Xavier Niel Was a French Tech Darling. Now His Customers Are Leaving.By , , and
Xavier Niel is in demand these days. The founder of French telecommunication group Iliad SA joined technology icons including Facebook founder Mark Zuckerberg and dozens of other top executives at a meeting with President Emmanuel Macron at the Elysee Palace last week. A day earlier, Niel was thronged by admirers attending a conference at his Station F tech-startup incubator on Paris’s Left Bank.
“Everybody wants their photo with him,” said Erel Margalit, an Israeli venture capitalist who was among those lining up for selfies with Niel. “He’s created an icon of innovation.”
Niel earned his fame, and an estimated fortune of $6.1 billion, with a simple idea: offer below-market rates for Internet and phone service, including mobile subscriptions costing as little as 2 euros a month. Since signing up its first customers 16 years ago, Iliad has grown to a 5 billion-euro-a-year ($5.8 billion) business that’s now the No. 2 player in French broadband and mobile.
But trouble is brewing at Iliad. Earlier this month, the company reported disappointing quarterly numbers, including its first-ever loss of broadband subscribers. Shares plunged nearly 20 percent that day. Though the stock recovered a bit in subsequent days, it’s still down 27 percent this year. Niel has lost almost one-third of his wealth, which had topped $9 billion. He’s Iliad’s controlling shareholder, with a 52 percent stake.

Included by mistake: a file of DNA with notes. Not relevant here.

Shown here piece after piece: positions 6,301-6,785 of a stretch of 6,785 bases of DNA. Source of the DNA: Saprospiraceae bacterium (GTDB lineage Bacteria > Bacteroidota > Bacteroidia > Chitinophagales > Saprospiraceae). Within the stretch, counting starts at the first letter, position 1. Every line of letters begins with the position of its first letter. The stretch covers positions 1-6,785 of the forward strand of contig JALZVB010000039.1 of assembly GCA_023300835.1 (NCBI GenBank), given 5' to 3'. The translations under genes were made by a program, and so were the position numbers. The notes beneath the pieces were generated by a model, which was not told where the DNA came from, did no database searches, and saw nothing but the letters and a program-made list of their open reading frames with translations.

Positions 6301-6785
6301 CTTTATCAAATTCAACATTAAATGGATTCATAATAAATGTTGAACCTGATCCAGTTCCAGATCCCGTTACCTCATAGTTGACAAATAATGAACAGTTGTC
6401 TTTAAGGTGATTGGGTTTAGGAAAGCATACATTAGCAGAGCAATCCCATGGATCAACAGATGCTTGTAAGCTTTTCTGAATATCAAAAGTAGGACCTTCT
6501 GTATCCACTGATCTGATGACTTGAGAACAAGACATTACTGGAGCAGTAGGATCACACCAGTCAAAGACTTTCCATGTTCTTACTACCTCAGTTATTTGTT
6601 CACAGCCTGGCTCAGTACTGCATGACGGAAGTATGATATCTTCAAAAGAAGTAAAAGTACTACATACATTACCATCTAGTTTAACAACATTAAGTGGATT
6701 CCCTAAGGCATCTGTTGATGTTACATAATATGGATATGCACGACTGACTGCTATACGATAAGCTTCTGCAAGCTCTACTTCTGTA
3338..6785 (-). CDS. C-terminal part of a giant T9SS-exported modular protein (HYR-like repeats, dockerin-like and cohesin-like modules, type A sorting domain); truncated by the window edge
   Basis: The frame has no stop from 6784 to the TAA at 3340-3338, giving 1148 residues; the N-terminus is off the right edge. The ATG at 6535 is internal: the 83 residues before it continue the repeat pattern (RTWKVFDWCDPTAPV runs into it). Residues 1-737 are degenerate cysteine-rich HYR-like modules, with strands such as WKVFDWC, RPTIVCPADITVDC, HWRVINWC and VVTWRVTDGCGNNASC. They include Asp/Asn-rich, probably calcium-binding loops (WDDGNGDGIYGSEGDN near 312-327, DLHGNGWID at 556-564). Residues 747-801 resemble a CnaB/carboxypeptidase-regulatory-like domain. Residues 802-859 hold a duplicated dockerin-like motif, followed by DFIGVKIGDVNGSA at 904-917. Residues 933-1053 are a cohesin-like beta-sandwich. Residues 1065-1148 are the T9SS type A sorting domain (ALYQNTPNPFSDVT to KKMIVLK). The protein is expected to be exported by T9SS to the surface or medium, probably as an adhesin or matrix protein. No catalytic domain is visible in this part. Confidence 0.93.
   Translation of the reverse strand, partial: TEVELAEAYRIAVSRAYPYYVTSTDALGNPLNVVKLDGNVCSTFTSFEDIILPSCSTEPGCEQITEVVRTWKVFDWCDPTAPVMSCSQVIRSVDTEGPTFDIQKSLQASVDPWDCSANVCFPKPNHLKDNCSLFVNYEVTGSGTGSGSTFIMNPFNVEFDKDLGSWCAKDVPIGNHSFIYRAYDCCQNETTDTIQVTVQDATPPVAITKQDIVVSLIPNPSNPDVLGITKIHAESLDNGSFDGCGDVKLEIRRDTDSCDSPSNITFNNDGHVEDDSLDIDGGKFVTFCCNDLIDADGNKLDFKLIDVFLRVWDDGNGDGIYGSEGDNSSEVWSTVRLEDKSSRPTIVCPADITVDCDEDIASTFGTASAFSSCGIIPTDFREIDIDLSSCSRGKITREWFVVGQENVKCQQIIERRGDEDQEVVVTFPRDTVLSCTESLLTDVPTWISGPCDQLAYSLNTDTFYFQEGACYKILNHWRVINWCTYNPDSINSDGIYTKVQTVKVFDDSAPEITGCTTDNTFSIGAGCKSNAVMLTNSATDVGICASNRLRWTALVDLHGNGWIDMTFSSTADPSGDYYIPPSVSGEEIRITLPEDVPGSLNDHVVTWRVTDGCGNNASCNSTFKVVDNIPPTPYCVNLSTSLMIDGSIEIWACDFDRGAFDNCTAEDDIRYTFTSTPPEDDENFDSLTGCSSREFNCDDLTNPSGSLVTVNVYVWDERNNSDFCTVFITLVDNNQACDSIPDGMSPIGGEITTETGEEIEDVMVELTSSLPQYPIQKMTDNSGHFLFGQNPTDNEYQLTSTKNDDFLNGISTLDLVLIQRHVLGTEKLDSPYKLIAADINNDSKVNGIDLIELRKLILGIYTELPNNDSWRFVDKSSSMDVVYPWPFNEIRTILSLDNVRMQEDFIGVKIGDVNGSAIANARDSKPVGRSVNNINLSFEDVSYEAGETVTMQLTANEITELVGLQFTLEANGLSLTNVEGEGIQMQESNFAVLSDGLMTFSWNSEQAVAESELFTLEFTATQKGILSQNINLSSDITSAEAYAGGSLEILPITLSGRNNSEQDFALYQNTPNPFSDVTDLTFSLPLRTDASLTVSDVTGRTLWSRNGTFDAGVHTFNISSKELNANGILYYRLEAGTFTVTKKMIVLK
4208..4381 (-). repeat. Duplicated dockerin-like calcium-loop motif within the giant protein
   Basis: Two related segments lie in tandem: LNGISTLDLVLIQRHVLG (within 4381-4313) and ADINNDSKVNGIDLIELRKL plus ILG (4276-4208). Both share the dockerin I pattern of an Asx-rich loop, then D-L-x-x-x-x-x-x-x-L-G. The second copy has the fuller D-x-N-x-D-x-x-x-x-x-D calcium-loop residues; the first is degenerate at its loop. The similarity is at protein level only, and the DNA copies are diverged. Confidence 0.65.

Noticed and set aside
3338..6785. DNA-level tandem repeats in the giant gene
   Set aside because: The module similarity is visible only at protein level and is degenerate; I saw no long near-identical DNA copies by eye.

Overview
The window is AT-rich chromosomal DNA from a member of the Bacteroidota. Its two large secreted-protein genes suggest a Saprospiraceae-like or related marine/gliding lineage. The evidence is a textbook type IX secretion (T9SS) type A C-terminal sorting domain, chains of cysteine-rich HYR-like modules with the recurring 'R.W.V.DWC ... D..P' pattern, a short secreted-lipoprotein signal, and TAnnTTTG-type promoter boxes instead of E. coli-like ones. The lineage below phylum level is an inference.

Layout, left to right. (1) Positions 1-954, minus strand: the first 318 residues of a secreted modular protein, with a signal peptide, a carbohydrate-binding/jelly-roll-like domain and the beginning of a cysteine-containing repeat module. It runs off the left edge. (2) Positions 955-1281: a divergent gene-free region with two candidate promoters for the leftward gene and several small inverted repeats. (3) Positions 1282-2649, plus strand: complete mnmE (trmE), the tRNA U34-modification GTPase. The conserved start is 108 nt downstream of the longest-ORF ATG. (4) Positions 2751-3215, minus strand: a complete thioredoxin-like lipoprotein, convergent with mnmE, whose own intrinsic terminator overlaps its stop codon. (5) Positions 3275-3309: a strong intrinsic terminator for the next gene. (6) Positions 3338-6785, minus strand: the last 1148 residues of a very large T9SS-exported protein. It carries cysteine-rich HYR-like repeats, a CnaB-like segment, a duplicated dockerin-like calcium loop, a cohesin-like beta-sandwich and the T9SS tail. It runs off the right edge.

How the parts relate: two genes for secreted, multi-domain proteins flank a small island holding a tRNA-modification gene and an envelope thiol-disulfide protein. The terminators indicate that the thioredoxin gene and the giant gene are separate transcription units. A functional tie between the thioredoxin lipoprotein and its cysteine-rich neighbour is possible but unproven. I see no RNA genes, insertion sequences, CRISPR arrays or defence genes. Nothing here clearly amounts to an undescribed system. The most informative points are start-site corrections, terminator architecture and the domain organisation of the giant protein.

Iliad’s rivals—Orange SA, Altice NV’s SFR, and Bouygues SA—are fighting back with lower-priced plans and other promotions. Orange and Bouygues each gained more than 50,000 broadband subscribers in the first quarter and SFR more than 70,000, while Iliad lost 19,000. It’s still gaining mobile customers, but at a slower pace than its competitors.
Iliad may symbolize an affliction that business-school professors call Founder’s Syndrome, in which startups cling to strategies set by their creators rather than adapting to changing market conditions.
“This was a high-growth company, but the signs of a slowdown were a long time coming,” said Erhan Gurses, a Bloomberg Intelligence telecom analyst. “The low-hanging fruit is no longer available.”
To recharge growth, the company is starting up a loyalty program for subscribers and plans a new promotional policy that will reach 100 percent of the market.
“We will target both churners and subscribers whose promotion period is ending, to take them step-by-step toward full pricing,” Chief Executive Officer Thomas Reynaud said on a May 15 conference call.
What could also help Iliad would be a merger trimming the number of French operators from four to three, easing the price-cutting that’s crimped profitability. Telecom regulator Arcep last week rekindled talk of a deal by dropping its longstanding opposition to consolidation. Even before that, people with knowledge of the matter said Bouygues was considering a bid with other investors for debt-laden SFR.
Iliad is taking aim at Italy’s 16 billion-euro mobile market. On Tuesday, the company announced that its monthly subscription for a package of unlimited calls and 30 gigabytes of data would cost 5.99 euros a month. Analyst Stephane Beyazian of Raymond James called it the cheapest near-unlimited price in the developed world.